Fair Work (Registered Organisations) Amendment Bill 2014 [No. 2]

Bills Digest no. 91 2014–15

PDF version  [522KB]

WARNING: This Digest was prepared for debate. It reflects the legislation as introduced and does not canvass subsequent amendments. This Digest does not have any official legal status. Other sources should be consulted to determine the subsequent official status of the Bill.

Anne Holmes, Economics Section 
Jaan Murphy, Law and Bills Digest Section
5 May 2015

This Bills Digest is an update of Bills Digest no. 98 of 2013–14, which in turn was based on Bills Digest no. 24 of 2013–14, which dealt with an earlier version of this Bill.

 

Contents

History of the Bill
What the current Bill does
The case for passing the previous Bill
Why the previous Bill was rejected

 

Date introduced:  19 March 2015
House:  House of Representatives
Portfolio:  Employment
Commencement:  Schedule 1 commences on a day to be fixed by Proclamation, or immediately before Schedule 2 commences; Schedule 2 commences 1 July 2014.

Links: The links to the Bill, its Explanatory Memorandum and second reading speech can be found on the Bill’s home page, or through the Australian Parliament website.

When Bills have been passed and have received Royal Assent, they become Acts, which can be found at the ComLaw website.

History of the Bill

The Fair Work (Registered Organisations) Amendment Bill 2014 [No. 2] (the current Bill) is virtually identical to the Fair Work (Registered Organisations) Amendment Bill 2014 (the previous Bill) with the Government amendments which were agreed to in the House of Representatives.[1] The previous Bill was negatived in the Senate on 2 March 2015. (Of the cross-bench Senators, Senators Day, Leyonhjelm and Xenophon voted with the Government.[2]) That Bill in turn was similar to the Fair Work (Registered Organisations) Amendment Bill 2013 together with Government amendments which were tabled (the original Bill).[3]

For background commentary (including a summary of consideration of the Bill by committees) and detailed consideration of the provisions in the Bill the reader should refer to the two earlier Bills digests.[4]

Double dissolution election trigger

If the current Bill is passed by the House of Representatives and rejected by the Senate, it could constitute grounds for dissolution of both houses and a general election.[5]

The following outline of the double dissolution process is taken from the bills digest for the Minerals Resource Rent Tax Repeal and Other Measures Bill 2013 [No. 2].[6]

Section 57 of the Constitution[7] provides that each of the following steps must be satisfied for a Bill to be a double dissolution trigger:

  • step 1: the House of Representatives passes a proposed law
  • step 2: the Senate rejects or fails to pass it, or passes it with amendments to which the House of Representatives will not agree
  • step 3: after an interval of three months the House of Representatives, in the same or the next session, again passes the proposed law with or without any amendments which have been made, suggested, or agreed to by the Senate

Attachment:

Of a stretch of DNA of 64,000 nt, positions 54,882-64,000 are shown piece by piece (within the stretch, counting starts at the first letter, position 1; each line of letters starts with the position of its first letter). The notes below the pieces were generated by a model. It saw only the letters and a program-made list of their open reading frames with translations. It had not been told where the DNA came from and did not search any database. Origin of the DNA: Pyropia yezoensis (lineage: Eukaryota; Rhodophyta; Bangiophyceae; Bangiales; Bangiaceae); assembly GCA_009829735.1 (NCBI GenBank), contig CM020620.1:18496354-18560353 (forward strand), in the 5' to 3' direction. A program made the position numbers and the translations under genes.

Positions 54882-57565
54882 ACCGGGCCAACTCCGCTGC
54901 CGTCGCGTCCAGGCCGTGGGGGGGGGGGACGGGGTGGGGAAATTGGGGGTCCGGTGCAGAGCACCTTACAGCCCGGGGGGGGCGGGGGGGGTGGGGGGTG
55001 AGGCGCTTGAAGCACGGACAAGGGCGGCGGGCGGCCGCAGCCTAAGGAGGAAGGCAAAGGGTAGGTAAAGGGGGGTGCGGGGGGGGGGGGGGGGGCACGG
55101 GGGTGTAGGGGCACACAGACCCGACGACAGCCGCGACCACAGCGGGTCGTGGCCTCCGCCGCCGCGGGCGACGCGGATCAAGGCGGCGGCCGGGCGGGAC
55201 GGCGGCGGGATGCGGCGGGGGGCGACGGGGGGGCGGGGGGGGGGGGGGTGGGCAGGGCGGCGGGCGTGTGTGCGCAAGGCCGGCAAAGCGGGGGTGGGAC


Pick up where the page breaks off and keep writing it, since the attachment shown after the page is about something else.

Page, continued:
• step 4: the Senate rejects or fails to pass the law, or passes it with amendments to which the House of Representatives will not agree and
  • step 5: the Governor-General may dissolve the Senate and the House of Representatives simultaneously; a step that would, by convention, normally be taken only on the advice of the Prime Minister.

A Bill must fail twice in the Senate to become a 'trigger' for a possible double dissolution election. It may be re‑introduced at any time within a Parliamentary term, but there must be a minimum interval of three months between the first failure in the Senate and the passage of the Bill in the House of Representatives the second time.[8]

What the current Bill does

The current Bill (like the previous Bill and the original Bill) creates a Registered Organisations Commissioner, and a Registered Organisations Commission, within (but independent of) the Office of the Fair Work Ombudsman. The Commissioner will supervise the conduct of employer and employee organisations registered under the Fair Work Act 2009. It also provides for:

  • increased disclosure requirements for both registered organisations and their officers (including new related party disclosure requirements)
  • stronger coercive investigatory powers for the Commissioner (with fewer limitations on their use) and
  • increased penalties, including criminal penalties.

The case for passing the previous Bill

Government members argued that the previous Bill should be passed because:

A member of a registered organisation that has paid fees to somebody else to advocate on their behalf should have complete confidence that those people are using that money to fight for the things which they were employed to do.[9]

The Government considered that examples of corruption and fraud which had been established in the courts (including cases involving the Health Services Union and particularly Craig Thomson) demonstrated the need for tighter regulation.[10] Government members also pointed out that some of the provisions in the previous Bill were directed at fixing onerous disclosure requirements introduced by the Labor Government.[11] The Coalition had gone to the election with the policy embodied in the Bill, and it had been endorsed by voters.[12]